In its enforcement order, the Real Estate Council said Sharma also signed an addition to the contract in the seller’s name without the seller’s knowledge.

The client was left scrambling to raise money to cover the deposit at the last minute when he learned the deposit hadn’t been paid.

© The Vancouver Sun 2006


Vancouver flirting with ‘bubble-like’ house prices

Wednesday, May 31st, 2006

Conditions not in place yet to ‘pop the bubble,’ economist says

Derrick Penner

Canada’s made-in-the-West housing boom is heating up, “potentially dangerously so,” just as the United States’ boom is tailing off, a senior BMO Nesbitt Burns economist warned Tuesday.

Douglas Porter, the investment bank’s deputy chief economist said in a note that price increases in Canadian markets have surged ahead of the U.S. in recent months, led by Western markets.

U.S. housing sales peaked last year, Porter wrote, but in Canada, “there are signs that the Canadian housing market is actually heating up.”

“I think there are certain areas that are showing bubble-like conditions, and I think Vancouver is flirting with that territory,” he added.

A bubble can stay a bubble a long time, Porter said, but “I don’t believe the conditions are in place yet to pop the bubble.”

Employment growth has been stronger than in the U.S., consumer confidence remains high, and interest rates remain “very low,” Porter said.

Vancouver, and B.C., he added “have a lot going for [them] economically.”

Porter added that a sound economy “doesn’t justify even higher real estate prices.”

Porter’s concern is that “the bubble might inflate even more” over the next 18 months “because there’s nothing standing in the way of it getting even bigger.”

Almost every major city in Western Canada has posted double-digit percentage increases in home prices so far this year, “led by a jaw-dropping 28.9-per-cent spike in Calgary,” Porter said.

Vancouver is not far behind, posting an average price increase of 21.7 per cent and average house prices pushing above $500,000.

Vancouver is the least affordable housing market in the country.

The danger he sees is that “if prices get a bit divorced from reality,” coupled with an economic slowdown, “[the boom] could end suddenly.

“And when prices go in reverse, that can have a very nasty consequence for the economy.”

Porter said residential construction’s share of the total economy is approaching the level it reached at peaks of the past two major market cycles in the early 1970s and the late 1980s.

“While the first episode was largely justified by underlying labour force trends, the latter was not, and it ended in tears,” he concluded.

“The longer the current boom lasts and the higher it climbs, the greater the risks of an ugly end to this housing cycle.”

© The Vancouver Sun 2006

Jameson House designed to exceed LEED standards

Tuesday, May 30th, 2006

Janet Collins

Download Document – online satellite Real Estate Mapping company

Tuesday, May 30th, 2006

Brothers from Edmonton hope service will be in central Canada by year-end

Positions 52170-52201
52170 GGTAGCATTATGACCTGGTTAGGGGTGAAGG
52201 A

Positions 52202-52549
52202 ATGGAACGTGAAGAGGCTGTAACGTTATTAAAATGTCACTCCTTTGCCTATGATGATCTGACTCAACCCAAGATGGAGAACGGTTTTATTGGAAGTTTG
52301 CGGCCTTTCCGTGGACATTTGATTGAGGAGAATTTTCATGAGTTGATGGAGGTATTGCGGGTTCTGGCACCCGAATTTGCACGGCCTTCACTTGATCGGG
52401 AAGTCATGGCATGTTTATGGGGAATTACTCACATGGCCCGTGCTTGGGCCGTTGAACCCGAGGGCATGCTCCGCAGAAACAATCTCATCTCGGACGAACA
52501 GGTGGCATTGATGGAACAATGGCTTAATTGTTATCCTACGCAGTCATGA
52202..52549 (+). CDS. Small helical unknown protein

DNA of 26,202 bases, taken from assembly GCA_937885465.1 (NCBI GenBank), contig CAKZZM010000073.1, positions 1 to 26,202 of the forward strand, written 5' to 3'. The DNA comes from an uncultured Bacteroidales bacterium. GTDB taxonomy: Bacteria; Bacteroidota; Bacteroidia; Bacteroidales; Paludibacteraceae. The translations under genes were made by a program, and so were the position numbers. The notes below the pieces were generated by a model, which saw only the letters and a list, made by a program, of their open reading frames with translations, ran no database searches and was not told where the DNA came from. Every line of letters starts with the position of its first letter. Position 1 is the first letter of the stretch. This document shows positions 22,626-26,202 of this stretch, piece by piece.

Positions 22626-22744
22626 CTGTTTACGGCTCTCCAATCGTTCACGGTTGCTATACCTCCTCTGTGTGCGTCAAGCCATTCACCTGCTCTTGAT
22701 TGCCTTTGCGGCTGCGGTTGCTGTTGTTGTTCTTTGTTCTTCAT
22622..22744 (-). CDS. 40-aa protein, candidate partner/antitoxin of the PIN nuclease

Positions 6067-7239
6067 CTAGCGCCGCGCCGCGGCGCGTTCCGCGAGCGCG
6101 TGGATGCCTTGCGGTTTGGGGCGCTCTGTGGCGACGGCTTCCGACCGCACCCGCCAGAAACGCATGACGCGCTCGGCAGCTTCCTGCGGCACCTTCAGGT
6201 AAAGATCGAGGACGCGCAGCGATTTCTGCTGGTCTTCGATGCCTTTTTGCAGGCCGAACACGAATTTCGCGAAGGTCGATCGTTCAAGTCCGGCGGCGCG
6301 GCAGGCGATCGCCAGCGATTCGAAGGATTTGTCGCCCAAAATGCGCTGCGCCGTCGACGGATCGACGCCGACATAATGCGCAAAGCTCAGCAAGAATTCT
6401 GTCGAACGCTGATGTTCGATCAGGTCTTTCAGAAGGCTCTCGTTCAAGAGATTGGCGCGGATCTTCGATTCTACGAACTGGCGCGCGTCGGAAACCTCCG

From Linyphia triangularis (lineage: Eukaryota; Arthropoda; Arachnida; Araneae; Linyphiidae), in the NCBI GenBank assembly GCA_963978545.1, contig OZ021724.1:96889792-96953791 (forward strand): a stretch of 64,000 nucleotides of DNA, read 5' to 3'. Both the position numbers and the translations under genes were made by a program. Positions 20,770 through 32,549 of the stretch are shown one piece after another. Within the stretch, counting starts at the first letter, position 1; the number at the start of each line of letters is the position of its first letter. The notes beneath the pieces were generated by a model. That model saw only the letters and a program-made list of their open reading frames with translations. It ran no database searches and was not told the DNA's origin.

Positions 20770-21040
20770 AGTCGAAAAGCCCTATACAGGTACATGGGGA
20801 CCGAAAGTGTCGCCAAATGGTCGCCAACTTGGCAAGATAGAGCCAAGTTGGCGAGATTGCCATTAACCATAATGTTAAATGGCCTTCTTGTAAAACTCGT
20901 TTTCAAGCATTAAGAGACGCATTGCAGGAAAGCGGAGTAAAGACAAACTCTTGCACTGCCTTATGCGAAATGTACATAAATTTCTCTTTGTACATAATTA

Ron Chalmers

EDMONTON — Twin brothers from Edmonton hope their software that links real-estate listings with satellite images to create online maps of homes for sale — along with arterial roads, schools, parks and shopping centres — will be available in central Canadian cities by year-end.

Known as RealPageMaker, Andy and Sam Prochazka’s software already gives realtors and clients in Edmonton, Calgary and Vancouver up-to-the-minute access to listings also provided through The image bank includes properties throughout the Lower Mainland and Sunshine Coast areas

Since their start in 2002, the Prochazkas added three in-house software developers, three sales agents — and online listings in the Calgary and Vancouver markets.

The newest enhancement starts with the Google Earth databank of high-resolution images of most of the Earth’s surface. A user can zoom in from a perspective high above the planet to a close-up view of any continent, country, province, city or neighbourhood.

You can see your own home, and even count the cars on the street.

Most homebuyers already use the Internet as part of their search, Andy Prochazka says.

With RPM, linked to Google Earth, a realtor or homebuyer client can view any preferred neighbourhood, with superimposed icons that locate every listed property.

“Buyers start by deciding the amount they can afford,” Sam says. “Then, they look by area.”

RPM can show all the listed homes for sale in any area — or can sort by price range, size or style.

By viewing an image close-in, then backing away to see more of the surroundings, a client gets a good sense of the neighbourhood, Sam says. “Property searchers will never need to ask, ‘Does this house have southern exposure?’ ‘Does the property have good tree coverage?’ or ‘Is this house near a busy commercial area?'” he says.

“Now, they can see for themselves without leaving their computer.”

An RPM image also reveals the view from the property.

And it can help a busy shopper to plan an efficient route for a tour of several homes.

By clicking on any icon, the user can see listing details and interior photos of the particular property.

The Prochazkas sell access to RPM for $49.99 per month to realtors who use it themselves and enable free access by their clients.

“We sell to realtors but our product is only competitive if buyers want to use it,” Andy says.

Because RPM is Internet-based, “we can change the system and upgrade everybody’s software at the same time,” he says.

RPM, with the Google Earth link, retains the original feature of giving clients access to listing information almost immediately after a property is listed.

© The Vancouver Province 2006